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Special Needs Awareness

Ten Sport Suggestions for Kids with Autism

May 01, 2011
Not one child with autism is alike. What works for one kid may not be ideal for the next. As parents consider introducing sports and athletics to their child with autism, Georgia Frey, associate professor in the department of Kinesiology at Indiana University, encourages families to try lots of athletic activities before settling on one sport. First help the child gain physical confidence, and then they may have the self esteem and the drive to try other activities, including team sports.

Following are a few physical activities that area experts say may be fun for Kids on the autism spectrum. Of course, parents know their child better than anyone. If they like sailing or skipping, so be it. It may not be on this list, but it may be right for the child. The possibilities for athletic fun is truly without limits.

Rock climbing: This sport helps kids learn to think ahead and problem solve.

Golf: On the green, kids have to wait their turns and let people play ahead of them.

Swimming: This whole-body sport is often sensory rewarding for kids with autism.

Track and field: Running is a great activity for the individual-minded athlete; however, be aware that the events often start with a loud bang from a gun that may not be good for some kids.

Martial arts: Taught in a highly structured environment, martial arts can help develop a child's self confidence, motor skills and concentration.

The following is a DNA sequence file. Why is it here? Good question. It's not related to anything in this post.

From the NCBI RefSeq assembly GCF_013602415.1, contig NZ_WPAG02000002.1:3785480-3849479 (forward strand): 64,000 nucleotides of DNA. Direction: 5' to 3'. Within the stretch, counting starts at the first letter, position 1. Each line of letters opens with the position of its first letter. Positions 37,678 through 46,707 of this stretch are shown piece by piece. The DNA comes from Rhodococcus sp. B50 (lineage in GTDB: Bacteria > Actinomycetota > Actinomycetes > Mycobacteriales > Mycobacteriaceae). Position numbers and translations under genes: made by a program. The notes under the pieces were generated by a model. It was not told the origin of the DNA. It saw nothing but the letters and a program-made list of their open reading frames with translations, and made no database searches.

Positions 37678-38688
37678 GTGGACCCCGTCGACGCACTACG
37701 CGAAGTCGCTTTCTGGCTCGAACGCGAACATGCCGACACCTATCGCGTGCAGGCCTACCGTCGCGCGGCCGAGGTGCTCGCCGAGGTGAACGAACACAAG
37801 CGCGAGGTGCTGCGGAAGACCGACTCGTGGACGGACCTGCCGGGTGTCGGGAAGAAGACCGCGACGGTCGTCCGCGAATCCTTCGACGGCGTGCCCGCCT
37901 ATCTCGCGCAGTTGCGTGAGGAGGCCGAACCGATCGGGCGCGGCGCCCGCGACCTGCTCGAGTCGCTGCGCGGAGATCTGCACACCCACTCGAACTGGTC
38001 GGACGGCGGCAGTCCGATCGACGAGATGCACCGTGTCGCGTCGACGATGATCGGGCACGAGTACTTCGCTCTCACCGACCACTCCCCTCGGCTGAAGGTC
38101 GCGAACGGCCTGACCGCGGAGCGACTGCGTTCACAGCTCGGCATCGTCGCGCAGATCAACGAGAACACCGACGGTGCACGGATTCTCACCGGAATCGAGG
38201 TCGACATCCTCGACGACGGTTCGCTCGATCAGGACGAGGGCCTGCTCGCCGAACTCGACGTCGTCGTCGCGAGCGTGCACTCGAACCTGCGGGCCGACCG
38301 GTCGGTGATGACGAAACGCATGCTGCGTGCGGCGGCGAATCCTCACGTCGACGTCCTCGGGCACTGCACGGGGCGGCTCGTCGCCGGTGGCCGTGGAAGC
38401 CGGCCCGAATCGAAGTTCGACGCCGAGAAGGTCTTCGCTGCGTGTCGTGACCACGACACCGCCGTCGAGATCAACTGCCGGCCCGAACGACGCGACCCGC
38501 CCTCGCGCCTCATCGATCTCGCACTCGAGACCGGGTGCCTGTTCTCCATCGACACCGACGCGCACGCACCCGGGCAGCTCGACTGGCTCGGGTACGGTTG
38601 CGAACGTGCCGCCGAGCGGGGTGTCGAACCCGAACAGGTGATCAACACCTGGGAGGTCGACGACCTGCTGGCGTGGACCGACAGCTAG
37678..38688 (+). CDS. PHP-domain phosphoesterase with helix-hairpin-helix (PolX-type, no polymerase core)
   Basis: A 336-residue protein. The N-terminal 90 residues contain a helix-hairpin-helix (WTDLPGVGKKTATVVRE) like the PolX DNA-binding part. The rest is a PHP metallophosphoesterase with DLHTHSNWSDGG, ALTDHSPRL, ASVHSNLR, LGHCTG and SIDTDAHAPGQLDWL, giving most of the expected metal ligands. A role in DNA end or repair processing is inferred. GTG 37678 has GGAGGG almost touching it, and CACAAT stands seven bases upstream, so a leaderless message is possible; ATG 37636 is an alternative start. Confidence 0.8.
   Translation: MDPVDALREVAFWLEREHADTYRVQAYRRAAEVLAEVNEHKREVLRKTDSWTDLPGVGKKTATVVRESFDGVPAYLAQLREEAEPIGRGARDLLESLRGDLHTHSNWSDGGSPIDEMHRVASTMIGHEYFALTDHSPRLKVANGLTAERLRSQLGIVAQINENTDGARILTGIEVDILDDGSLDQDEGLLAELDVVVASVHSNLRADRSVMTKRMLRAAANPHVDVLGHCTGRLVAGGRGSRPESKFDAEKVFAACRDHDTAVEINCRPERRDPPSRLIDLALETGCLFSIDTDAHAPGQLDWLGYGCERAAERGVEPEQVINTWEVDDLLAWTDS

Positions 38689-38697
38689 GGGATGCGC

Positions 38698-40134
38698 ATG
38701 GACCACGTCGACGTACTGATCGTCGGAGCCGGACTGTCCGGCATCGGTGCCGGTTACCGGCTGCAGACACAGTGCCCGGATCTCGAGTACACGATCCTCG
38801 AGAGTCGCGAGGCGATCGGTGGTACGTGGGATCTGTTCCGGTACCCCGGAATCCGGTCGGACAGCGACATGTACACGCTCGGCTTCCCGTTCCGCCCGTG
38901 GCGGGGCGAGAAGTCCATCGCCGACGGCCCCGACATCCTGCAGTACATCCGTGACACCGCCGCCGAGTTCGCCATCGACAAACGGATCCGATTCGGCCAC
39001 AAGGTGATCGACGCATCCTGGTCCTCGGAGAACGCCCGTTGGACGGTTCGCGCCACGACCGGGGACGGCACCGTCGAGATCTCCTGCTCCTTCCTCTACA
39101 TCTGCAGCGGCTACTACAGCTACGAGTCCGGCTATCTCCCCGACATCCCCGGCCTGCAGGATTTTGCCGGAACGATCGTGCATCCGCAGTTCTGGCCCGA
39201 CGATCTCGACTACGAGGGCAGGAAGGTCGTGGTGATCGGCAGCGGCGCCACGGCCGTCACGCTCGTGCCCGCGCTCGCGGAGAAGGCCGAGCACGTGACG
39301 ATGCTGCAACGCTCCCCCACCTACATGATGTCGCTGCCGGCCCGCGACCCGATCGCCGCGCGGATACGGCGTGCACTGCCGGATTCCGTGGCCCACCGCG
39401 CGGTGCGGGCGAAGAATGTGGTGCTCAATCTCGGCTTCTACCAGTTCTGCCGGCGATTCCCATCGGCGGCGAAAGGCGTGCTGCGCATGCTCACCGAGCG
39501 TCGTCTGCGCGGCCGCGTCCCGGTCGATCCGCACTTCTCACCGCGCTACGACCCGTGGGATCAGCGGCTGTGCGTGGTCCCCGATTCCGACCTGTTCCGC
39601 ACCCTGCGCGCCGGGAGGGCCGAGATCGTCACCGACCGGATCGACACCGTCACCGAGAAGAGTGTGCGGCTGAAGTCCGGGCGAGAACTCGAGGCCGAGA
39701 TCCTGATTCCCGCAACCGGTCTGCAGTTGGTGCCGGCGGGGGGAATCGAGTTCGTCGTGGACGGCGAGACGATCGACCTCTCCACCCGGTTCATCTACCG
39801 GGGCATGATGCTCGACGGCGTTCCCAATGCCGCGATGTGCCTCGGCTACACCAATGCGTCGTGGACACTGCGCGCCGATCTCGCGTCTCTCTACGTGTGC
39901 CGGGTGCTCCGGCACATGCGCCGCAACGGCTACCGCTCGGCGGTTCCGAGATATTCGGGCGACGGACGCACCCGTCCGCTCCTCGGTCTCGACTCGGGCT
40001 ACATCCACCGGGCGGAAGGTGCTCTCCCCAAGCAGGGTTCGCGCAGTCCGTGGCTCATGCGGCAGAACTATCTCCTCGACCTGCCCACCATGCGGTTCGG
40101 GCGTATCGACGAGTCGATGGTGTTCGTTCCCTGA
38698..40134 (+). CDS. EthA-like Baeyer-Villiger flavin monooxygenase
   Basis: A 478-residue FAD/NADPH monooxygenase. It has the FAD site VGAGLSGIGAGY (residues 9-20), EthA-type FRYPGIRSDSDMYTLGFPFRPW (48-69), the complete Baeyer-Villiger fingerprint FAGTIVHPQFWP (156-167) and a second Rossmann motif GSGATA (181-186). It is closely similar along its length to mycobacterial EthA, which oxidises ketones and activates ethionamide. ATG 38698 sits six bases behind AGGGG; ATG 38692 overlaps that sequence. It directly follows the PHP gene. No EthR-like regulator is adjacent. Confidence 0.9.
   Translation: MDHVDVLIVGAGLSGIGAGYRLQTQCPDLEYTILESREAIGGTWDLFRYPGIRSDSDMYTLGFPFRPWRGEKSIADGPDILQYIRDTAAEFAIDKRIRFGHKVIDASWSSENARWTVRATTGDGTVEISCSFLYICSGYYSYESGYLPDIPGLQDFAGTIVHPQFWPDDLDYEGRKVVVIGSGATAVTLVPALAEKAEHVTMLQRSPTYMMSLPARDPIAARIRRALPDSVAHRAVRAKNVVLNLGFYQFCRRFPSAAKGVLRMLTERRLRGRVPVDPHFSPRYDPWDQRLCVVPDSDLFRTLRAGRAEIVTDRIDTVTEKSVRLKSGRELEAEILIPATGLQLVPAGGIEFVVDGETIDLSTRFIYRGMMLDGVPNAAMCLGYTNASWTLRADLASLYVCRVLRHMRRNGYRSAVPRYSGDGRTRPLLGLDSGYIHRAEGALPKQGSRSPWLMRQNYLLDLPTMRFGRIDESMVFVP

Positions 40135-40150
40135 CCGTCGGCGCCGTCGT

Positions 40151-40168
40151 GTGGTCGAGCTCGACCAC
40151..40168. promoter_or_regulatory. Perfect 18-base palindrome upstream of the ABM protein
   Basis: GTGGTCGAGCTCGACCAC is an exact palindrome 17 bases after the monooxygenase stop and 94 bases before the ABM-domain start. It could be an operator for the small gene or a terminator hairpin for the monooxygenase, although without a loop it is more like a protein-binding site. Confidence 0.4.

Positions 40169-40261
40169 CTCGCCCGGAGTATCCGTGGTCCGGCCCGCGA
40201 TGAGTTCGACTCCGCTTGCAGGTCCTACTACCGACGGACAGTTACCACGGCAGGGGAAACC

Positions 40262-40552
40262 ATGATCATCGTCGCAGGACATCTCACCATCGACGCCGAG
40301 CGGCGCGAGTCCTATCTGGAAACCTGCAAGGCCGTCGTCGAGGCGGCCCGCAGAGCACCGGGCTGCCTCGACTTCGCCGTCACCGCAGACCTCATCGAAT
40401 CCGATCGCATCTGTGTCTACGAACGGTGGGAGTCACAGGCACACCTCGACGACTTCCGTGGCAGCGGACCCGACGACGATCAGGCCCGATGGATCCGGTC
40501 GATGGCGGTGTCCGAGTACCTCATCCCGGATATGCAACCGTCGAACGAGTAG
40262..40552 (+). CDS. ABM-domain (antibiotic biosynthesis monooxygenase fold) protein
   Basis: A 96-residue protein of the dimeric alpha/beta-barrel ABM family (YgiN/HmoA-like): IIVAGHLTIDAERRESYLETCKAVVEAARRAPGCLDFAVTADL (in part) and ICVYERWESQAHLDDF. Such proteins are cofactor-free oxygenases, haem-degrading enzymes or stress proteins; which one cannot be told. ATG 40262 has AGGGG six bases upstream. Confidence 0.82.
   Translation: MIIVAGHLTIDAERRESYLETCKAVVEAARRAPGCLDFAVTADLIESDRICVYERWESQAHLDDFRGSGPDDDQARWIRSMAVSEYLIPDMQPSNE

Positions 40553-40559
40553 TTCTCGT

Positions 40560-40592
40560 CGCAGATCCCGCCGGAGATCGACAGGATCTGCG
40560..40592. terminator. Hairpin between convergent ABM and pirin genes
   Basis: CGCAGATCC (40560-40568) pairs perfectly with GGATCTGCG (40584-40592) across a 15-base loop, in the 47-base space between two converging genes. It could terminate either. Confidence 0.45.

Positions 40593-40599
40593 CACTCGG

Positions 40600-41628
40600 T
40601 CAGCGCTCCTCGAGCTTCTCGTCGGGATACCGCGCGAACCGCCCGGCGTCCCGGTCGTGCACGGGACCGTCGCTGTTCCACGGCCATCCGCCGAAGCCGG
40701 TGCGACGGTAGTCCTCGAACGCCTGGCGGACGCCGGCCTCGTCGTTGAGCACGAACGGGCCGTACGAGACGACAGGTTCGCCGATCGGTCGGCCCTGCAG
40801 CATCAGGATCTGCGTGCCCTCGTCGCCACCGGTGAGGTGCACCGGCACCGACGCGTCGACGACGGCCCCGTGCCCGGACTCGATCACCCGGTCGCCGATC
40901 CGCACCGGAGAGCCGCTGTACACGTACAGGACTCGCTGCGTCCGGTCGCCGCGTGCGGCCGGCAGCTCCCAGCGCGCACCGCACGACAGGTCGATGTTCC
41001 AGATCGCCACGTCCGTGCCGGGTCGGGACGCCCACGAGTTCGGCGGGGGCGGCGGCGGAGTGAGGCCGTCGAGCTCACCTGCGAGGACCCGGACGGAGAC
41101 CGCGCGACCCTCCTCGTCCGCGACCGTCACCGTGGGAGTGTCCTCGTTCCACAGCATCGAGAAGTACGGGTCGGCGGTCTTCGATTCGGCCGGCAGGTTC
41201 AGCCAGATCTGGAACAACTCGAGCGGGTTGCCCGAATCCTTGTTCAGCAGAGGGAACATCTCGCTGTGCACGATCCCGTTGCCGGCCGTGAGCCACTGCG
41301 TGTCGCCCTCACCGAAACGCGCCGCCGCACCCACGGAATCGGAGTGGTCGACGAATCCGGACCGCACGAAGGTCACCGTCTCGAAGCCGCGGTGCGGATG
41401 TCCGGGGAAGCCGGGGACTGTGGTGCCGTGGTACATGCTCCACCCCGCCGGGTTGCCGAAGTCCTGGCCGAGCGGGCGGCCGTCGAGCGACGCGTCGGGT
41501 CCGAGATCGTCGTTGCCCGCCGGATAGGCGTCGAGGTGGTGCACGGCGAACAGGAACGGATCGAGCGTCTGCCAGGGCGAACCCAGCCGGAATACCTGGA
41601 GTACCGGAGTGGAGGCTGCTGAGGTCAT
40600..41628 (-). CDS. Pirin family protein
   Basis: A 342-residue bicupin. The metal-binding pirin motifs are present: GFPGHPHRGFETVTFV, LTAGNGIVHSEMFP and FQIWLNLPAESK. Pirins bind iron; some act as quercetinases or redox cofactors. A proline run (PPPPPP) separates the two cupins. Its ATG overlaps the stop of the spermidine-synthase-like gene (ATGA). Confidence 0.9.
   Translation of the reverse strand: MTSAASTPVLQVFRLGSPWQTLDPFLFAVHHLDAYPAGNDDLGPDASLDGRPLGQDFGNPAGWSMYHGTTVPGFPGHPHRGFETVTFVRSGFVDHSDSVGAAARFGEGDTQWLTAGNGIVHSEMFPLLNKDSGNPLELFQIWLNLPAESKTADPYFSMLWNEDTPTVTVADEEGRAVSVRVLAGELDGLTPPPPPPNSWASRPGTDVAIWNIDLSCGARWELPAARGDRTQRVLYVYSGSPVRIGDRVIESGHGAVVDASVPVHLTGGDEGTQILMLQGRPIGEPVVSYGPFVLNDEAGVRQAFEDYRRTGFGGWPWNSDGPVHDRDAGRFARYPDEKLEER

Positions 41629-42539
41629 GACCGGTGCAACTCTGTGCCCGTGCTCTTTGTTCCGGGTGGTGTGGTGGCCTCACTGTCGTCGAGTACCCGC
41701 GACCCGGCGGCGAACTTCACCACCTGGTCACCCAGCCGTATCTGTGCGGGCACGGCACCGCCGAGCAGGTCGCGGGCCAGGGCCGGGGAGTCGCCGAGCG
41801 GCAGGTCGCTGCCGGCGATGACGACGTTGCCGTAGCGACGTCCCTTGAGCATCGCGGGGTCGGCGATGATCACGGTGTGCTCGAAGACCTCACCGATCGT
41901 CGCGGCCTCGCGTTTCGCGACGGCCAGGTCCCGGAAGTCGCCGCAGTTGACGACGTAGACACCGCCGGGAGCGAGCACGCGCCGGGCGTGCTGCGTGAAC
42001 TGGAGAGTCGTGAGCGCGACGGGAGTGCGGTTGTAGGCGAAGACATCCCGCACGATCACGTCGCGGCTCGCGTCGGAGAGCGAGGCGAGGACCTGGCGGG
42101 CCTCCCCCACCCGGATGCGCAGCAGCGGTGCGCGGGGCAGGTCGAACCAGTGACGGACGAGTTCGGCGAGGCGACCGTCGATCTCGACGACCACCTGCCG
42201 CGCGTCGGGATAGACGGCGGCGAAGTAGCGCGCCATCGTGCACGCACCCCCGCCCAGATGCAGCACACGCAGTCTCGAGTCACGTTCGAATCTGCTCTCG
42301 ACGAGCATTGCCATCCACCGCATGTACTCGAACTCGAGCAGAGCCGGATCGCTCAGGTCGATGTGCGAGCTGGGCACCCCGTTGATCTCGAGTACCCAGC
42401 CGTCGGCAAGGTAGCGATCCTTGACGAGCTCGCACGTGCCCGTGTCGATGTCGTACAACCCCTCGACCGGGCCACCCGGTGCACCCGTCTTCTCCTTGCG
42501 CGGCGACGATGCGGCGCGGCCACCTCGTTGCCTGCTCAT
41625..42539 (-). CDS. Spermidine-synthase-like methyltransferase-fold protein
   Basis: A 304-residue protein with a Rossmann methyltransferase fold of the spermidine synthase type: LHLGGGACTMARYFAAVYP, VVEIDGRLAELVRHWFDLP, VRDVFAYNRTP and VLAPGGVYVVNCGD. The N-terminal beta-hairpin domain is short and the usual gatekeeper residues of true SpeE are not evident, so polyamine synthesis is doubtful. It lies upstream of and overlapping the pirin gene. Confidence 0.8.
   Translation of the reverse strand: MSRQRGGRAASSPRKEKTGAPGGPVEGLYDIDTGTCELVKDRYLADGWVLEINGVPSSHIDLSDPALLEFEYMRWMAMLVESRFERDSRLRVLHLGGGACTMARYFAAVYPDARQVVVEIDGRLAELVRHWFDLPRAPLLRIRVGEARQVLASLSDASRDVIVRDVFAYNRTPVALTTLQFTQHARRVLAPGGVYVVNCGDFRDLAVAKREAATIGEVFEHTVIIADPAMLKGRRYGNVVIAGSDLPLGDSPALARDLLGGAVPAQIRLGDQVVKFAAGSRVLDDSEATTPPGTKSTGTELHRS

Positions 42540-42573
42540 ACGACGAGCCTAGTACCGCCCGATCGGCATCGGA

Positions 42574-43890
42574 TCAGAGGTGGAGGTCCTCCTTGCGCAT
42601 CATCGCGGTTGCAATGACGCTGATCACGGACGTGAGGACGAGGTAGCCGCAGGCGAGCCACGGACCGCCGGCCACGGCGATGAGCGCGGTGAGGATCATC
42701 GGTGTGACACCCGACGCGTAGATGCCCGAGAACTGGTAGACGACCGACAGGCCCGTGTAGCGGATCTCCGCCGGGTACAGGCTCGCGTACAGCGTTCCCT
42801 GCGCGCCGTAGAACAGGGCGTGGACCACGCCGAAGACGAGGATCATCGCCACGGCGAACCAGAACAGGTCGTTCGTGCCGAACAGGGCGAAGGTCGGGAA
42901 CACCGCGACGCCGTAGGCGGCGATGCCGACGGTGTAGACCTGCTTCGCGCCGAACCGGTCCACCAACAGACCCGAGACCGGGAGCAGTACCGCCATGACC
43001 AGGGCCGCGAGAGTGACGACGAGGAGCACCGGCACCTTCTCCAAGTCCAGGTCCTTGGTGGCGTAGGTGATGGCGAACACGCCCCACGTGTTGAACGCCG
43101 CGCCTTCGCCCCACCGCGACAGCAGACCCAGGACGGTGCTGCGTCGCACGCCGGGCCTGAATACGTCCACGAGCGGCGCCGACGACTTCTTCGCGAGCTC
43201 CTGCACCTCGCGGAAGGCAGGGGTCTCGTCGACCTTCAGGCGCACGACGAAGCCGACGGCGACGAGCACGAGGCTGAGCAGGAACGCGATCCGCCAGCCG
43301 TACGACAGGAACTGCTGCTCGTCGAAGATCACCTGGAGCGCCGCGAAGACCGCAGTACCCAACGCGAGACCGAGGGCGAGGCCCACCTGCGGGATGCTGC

Hiking: Hikes, even if it's as simple as walking the Monon Trail, can put kids in touch with nature, become a heart-Healthy habit, and get them out and about amongst the community.

Bicycle riding: In addition to promoting a child's balance and coordination, riding bikes can be a great recreational activity the entire family can enjoy together.

Horseback riding: Not only is horseback riding good exercise, the interaction between the horse and rider can grow into an amazing relationship.

Gymnastics: With a good coach, kids can gain body awareness and learn to exert better control of their bodies.

Bowling: Lanes of bowlers may be loud, but it's an underlying roar of white noise versus the shrills and shrieks that come with other team sports. This can sometimes be easier for kids with sensory issues to take.

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Carrie Bishop is a freelance writer and mother of two young sons whose daily antics inspire her work and life. Contact her at freelancewritercarrie@gmail.com.

Tags: Enrichment, In This Issue, Health, Kids, Parenting, Special Needs

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